David Lamb makes furniture in Canterbury
By Karen Plumley email@example.com
Canterbury master furniture maker David Lamb is set to be the state’s fifth artist laureate. Gov. John Lynch nominated him to the post and he was confirmed by the Executive Council. He’ll serve in the role through March 2012. Lamb grew up at Canterbury Shaker Village, where he apprenticed with master European cabinet maker Alejandro de la Cruz. Lamb is chairman of the New Hampshire Furniture Masters Association (www.furnituremasters.org). Visit www.davidlambfurniture.com.
Q:How did you get into the furniture making industry in the first place?
It started a long time ago in 1972 when my mom married my stepfather..., who was working at the Shaker Village in Canterbury. So my family lived on Shaker property, not being Shakers, but being employees. ... I grew up in the environs of a very architectural and historically significant environment. Alejandro de la Cruz, he was my next door neighbor and he knew my interest in art. He invited me to be his apprentice when I was 14. That’s how it started. I was with him for three years.
What was the three years like?
Basically it was all hand work. In the movie The Karate Kid, the kid approaches Mr. Miyagi because he wants to learn karate and Mr. Miyagi nods his head and grumbles and puts him to tasks. He’s painting his fence and waxing his car. And the kid is wondering, Where is this going? ... There’s a lot of philosophy in it, incredible patience, high standards. You have to have the appreciation of what’s been done before you, in order to know where to go. To make a long story short, all of a sudden... the kid automatically reacts, because of some of the tasks he has been doing, waxing a car with the right hand going clockwise and the left hand going counterclockwise. I saw a lot of parallels in my apprenticeship. My apprenticeship was all hand work, all at the bench. Even though there were machines around, I was not to use the machines. It was learning how to use the tools, developing my eye-hand coordination so I could pick up a tool and know what needed to be done and not have to sit and think about it.... Right off the bat, it was sharpening tools. That seemed to go on for weeks. Then it was basic joinery skills...all these foundational, structural things. You don’t just start drawing, you need to know how things are made. All these kinds of very traditional things.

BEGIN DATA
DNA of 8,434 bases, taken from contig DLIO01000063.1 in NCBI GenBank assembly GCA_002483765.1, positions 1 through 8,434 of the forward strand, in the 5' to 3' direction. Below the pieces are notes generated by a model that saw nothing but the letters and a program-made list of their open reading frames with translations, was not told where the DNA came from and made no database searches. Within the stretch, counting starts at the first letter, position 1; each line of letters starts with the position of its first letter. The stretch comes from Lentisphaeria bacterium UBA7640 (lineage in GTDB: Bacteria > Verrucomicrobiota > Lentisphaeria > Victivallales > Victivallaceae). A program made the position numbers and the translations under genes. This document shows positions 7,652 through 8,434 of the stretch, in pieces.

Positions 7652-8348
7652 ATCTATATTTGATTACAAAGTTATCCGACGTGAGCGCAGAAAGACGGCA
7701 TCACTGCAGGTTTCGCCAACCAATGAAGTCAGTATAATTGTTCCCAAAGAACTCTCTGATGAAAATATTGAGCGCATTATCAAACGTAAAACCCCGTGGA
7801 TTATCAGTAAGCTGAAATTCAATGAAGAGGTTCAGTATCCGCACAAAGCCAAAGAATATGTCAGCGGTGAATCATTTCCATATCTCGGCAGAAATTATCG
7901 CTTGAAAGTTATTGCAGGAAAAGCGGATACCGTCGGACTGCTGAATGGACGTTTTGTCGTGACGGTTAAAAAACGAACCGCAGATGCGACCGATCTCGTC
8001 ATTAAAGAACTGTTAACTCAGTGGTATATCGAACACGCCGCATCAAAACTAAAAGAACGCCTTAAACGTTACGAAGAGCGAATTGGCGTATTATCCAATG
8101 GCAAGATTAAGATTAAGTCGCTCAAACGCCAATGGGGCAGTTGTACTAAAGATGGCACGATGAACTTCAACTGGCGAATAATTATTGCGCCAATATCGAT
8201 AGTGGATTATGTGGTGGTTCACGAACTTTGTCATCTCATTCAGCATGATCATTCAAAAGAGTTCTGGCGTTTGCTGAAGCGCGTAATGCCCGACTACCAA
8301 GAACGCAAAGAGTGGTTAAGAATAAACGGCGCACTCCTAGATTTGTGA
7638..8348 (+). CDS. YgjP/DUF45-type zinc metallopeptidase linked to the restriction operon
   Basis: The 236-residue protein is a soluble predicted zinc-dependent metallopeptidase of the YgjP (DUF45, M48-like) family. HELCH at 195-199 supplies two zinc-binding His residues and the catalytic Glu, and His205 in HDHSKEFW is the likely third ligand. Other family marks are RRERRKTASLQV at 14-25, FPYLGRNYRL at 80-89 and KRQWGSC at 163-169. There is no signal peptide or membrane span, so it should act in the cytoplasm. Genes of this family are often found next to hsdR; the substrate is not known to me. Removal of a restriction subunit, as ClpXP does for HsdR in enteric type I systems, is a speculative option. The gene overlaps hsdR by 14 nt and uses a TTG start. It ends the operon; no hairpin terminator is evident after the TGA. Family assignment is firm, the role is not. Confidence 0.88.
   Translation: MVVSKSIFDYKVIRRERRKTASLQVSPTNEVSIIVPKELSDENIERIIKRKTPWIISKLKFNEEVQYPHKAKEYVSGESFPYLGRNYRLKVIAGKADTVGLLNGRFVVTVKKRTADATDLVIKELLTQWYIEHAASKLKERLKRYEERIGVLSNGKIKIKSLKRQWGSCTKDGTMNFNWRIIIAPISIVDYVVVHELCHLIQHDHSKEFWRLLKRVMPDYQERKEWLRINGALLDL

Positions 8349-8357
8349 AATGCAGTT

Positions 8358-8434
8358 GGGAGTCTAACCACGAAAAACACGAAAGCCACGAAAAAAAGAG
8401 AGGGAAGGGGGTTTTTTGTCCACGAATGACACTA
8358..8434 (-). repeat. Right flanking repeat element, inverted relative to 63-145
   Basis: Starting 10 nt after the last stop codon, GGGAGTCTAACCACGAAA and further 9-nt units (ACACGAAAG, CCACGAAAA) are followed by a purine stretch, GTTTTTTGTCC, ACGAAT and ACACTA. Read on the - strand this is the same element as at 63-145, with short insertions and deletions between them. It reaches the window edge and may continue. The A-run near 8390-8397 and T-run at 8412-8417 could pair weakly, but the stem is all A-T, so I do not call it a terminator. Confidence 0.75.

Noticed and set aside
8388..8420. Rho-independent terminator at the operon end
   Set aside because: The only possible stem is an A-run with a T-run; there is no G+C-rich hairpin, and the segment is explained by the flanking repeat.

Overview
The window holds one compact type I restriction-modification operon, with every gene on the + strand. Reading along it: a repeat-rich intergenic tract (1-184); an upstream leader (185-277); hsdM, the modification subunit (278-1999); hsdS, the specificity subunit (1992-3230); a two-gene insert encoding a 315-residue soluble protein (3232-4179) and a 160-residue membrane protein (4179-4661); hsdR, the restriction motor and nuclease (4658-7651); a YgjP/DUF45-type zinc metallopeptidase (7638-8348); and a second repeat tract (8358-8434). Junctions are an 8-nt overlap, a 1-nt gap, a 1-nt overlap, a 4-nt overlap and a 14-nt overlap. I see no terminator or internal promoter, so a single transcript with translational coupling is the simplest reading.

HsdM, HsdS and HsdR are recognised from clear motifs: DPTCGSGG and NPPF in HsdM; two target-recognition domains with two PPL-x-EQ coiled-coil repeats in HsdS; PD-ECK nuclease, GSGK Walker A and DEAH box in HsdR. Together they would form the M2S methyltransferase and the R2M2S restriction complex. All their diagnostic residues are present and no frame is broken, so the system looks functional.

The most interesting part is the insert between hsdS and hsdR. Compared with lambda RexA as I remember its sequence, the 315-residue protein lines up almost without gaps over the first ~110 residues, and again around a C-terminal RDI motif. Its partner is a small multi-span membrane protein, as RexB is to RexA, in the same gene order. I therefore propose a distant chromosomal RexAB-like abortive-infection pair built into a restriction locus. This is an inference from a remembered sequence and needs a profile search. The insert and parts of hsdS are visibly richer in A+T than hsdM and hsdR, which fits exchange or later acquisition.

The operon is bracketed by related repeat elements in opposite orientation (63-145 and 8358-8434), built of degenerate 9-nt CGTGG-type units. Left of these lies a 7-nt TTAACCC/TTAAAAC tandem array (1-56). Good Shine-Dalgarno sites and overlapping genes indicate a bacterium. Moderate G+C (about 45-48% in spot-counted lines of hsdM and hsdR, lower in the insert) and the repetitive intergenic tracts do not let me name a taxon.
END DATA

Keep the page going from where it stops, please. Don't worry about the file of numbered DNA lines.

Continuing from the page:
[Lamb said it was different from the American way of doing things.]
As a society, we’re very impatient. When we’re at a fast food restaurant and it takes more than 15 seconds for the hamburger to be done, we get impatient. I just completed a piece that took a year. The discussion with the client, the design and development, patterns, everything, including making and finishing the piece — for anybody to work on one project for a whole year, it’s demanding. That’s what the training is all about. If you gloss over and rush through a certain aspect, a great example is the finish on a piece. It’s easy to say, you’re done carving and with the joinery, just throw the oil on it. If you put a second-rate finish on it, that step is going to make the whole piece second-rate. If the sanding or scraping isn’t thorough, it’ll show. It takes time to do it right.
What’s that like, working on a year-long project like that? You must play mind games with yourself.